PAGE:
In a year wherein bad punditry became the house style of American life, Phantom Thread was a sublime tonic, a reminder that even our most transparent interactions are freighted with consequence, ripe for misinterpretation, and inevitably shrouded in mystery. Much of Paul Thomas Anderson’s film was confined to a single set — the luxurious yet cramped ivory-toned confines of the dressmakers of London’s House of Woodcock — and it was defined by the uncanny, cosmic distance that prevails even among those in the throes of obsessive love. In the most chaste but strangely sexy and undeniably kinky of ways, Phantom Thread charted a path out of the madness love and ambition impose upon us. How do you find comfort and safety in a person you can never know completely? To borrow a phrase by Lesley Manville’s Cyril Woodcock, “The answer to the question is sincerity.”

Phantom Thread was dizzyingly rich on a technical level. Jonny Greenwood’s sprawling score was a dexterous marvel, drunk on Debussy and Guaraldi and flaring with stray notes of dissonance. Anderson’s photography had a similar mix of grandeur and grace, as it peered up spiral staircases and, in one dazzling flourish, circled a dress by Daniel Day-Lewis’s Reynolds Woodcock with a reverent air of surgical quietude. The film was set in the 1950s, but it looked like a product of the heyday of Merchant Ivory Productions: its colors and textured were muted but ravishing, its fabrics and furnitures extraordinarily tactile, its fireplaces crackling and casting the most loving glow on Vicky Krieps’s Alma, the young waitress and blushing ingenue who disrupted and then consecrated the fussy routines and exacting manners of the House of Woodcock. Reynolds’s constant cravings for concentration and solitude were undermined by some truly hilarious foley work, which transformed the scrape of a knife on a piece of toast into an affront of seismic proportions.

Every element of Phantom Thread’s production served to enhance its characters, and Alma, Reynolds, and Cyril were incandescent creations, three poles of equal significance in a love triangle as thrilling as it was deeply weird. The result — something like a chamber drama that doubled as a screwball comedy bedecked with elegant fashions and bountiful platters of pastries — was an expansive discourse on creation that also had a fetish for breakfast and an alternately comic and tragic air of impending doom. It was at once totally concise as a study of how to make a life out of the things and the people you love, and utterly inexhaustible as a scrutiny of the constantly shifting power dynamics innate in being your true self while attempting to live with the people you owe your identity to.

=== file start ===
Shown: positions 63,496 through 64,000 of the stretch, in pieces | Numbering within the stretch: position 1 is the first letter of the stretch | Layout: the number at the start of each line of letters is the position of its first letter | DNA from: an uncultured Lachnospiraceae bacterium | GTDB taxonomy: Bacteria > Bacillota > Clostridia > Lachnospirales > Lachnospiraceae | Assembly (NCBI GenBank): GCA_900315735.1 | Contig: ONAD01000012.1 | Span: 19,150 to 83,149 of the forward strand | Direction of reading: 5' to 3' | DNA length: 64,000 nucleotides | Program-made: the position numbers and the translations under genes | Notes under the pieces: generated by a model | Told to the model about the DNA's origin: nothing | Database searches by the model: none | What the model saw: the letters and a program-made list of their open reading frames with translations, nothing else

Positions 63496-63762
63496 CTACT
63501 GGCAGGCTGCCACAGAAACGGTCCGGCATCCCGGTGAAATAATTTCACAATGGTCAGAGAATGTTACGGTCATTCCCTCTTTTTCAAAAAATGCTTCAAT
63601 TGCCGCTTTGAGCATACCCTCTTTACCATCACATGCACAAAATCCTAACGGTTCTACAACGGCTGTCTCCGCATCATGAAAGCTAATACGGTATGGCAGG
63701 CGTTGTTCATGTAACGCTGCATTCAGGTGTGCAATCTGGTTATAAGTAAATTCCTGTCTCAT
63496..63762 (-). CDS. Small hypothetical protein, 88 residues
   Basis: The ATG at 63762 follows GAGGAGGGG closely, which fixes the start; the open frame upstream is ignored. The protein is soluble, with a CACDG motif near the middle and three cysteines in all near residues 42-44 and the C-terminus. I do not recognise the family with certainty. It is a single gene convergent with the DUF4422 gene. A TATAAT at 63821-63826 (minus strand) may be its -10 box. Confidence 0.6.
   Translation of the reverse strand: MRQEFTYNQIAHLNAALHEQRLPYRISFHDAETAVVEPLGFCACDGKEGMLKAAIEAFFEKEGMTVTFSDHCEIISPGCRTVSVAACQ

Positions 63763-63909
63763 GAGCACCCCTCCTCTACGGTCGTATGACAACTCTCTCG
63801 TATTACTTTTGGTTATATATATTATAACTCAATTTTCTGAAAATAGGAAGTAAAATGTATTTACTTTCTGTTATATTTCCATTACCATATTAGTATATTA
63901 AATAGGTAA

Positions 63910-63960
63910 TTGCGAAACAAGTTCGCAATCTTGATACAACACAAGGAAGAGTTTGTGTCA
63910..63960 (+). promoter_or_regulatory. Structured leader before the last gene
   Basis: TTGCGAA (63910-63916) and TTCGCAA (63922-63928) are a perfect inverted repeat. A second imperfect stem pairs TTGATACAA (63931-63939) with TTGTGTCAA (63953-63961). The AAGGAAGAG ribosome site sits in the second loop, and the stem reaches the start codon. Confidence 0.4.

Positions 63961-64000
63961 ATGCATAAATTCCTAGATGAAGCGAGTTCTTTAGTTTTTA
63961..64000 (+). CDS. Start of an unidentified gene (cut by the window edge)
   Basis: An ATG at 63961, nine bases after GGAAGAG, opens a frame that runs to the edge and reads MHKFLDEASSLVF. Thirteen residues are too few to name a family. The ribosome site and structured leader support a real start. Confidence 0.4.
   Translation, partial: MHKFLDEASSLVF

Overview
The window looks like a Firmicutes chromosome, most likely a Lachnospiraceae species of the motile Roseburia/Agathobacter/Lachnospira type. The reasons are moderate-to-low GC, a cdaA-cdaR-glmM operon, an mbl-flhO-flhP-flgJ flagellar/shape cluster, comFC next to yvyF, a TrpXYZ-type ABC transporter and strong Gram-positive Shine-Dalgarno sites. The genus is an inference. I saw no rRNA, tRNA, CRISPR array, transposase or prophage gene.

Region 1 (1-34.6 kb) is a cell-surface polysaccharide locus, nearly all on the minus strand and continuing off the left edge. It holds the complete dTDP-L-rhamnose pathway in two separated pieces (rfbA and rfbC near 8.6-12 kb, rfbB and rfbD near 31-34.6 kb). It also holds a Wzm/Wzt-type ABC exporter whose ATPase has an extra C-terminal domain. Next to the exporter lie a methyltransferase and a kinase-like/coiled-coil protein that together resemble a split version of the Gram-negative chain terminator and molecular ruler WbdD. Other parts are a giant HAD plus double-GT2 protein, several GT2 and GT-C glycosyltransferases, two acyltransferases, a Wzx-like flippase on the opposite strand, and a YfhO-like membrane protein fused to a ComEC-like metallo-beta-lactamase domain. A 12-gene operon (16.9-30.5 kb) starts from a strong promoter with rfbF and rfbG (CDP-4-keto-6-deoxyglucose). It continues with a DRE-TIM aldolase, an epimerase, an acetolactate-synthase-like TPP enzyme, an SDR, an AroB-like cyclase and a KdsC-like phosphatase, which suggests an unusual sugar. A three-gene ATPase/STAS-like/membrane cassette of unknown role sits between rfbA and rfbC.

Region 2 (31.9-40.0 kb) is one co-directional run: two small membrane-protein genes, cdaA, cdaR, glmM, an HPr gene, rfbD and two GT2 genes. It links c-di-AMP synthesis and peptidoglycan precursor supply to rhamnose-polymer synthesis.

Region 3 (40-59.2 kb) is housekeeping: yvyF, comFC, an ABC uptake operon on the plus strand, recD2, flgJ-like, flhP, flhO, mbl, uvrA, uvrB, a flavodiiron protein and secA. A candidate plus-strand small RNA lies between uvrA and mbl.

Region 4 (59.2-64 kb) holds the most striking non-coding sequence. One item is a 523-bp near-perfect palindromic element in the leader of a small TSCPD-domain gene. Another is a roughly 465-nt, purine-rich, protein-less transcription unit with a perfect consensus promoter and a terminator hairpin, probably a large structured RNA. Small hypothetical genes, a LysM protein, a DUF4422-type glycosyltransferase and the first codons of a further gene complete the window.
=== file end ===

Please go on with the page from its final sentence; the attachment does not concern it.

While the film was full of games, confrontations, and ultimatums, every divine utterance in Anderson’s screenplay (“There’s an air of quiet death in this house, and I do not like the way it smells.”) seemed to emerge from a place of utmost sincerity. This is what made the film so beguiling. Like a Hitchcock film, Phantom Thread was endlessly rewatchable, impeccably designed to be approached from the perspective of any of its major characters: the fussbucket designer, his ambitious and feisty new lover, or his imperious yet disarmingly tender sister and business partner. And like a Nabokov novel, it was both playful and not a little transgressive in its attempts to capture the sparks and vibrations that define our passions and obsessions. Alongside the works of those titans, we’ll be excavating new truths and mysteries out of it for decades to come. I’m not sure if Phantom Thread is Paul Thomas Anderson’s best film, but I’m certain it’s his most perfect one.

Welcome to Screen Week! Join us as we explore the films, TV shows, and video games that kept us staring at screens. More from this series